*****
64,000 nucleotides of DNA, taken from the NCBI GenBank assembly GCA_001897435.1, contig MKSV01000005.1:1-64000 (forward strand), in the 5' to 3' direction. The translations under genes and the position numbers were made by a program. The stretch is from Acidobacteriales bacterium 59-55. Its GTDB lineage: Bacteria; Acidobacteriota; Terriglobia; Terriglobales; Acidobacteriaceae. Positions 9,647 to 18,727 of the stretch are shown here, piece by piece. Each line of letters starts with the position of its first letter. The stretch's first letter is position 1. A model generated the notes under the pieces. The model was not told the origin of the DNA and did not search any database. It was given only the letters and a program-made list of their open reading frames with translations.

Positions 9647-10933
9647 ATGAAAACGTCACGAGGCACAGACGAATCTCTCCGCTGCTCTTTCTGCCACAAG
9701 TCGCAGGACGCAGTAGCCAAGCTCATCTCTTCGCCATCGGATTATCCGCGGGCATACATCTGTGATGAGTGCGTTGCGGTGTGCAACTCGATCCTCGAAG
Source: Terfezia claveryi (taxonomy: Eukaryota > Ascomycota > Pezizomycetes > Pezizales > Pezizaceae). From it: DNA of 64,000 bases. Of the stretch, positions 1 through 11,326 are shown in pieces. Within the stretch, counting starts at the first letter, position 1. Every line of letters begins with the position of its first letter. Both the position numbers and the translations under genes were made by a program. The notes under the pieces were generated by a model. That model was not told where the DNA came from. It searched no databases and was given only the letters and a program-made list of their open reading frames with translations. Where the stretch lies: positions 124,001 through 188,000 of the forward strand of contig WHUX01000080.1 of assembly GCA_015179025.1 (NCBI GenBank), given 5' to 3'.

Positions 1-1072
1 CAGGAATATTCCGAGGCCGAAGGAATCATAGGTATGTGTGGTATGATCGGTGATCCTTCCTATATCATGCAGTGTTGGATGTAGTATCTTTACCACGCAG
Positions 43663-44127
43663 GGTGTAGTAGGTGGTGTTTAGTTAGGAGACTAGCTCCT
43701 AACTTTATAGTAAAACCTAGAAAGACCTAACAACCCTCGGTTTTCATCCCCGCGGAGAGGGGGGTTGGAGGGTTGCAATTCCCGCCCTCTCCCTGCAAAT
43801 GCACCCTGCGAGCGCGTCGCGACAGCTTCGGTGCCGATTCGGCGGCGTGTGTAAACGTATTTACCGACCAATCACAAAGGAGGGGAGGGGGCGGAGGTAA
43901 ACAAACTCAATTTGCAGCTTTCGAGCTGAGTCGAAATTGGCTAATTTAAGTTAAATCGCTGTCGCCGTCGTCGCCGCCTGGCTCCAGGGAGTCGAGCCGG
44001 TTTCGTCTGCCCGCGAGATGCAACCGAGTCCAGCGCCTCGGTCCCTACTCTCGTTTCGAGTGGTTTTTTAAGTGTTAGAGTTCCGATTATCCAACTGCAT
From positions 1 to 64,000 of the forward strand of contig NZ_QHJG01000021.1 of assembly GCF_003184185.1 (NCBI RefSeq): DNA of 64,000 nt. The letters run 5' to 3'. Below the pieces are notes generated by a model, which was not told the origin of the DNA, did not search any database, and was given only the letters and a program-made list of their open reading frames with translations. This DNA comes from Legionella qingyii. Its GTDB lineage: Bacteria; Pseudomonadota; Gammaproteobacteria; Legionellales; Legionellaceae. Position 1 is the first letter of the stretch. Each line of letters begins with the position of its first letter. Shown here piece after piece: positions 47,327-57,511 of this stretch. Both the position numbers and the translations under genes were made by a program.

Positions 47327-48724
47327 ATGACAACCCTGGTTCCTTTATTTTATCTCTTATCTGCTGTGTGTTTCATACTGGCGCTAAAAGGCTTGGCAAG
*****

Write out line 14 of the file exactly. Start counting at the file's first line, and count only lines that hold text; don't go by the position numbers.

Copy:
From positions 1 to 64,000 of the forward strand of contig NZ_QHJG01000021.1 of assembly GCF_003184185.1 (NCBI RefSeq): DNA of 64,000 nt. The letters run 5' to 3'. Below the pieces are notes generated by a model, which was not told the origin of the DNA, did not search any database, and was given only the letters and a program-made list of their open reading frames with translations. This DNA comes from Legionella qingyii. Its GTDB lineage: Bacteria; Pseudomonadota; Gammaproteobacteria; Legionellales; Legionellaceae. Position 1 is the first letter of the stretch. Each line of letters begins with the position of its first letter. Shown here piece after piece: positions 47,327-57,511 of this stretch. Both the position numbers and the translations under genes were made by a program.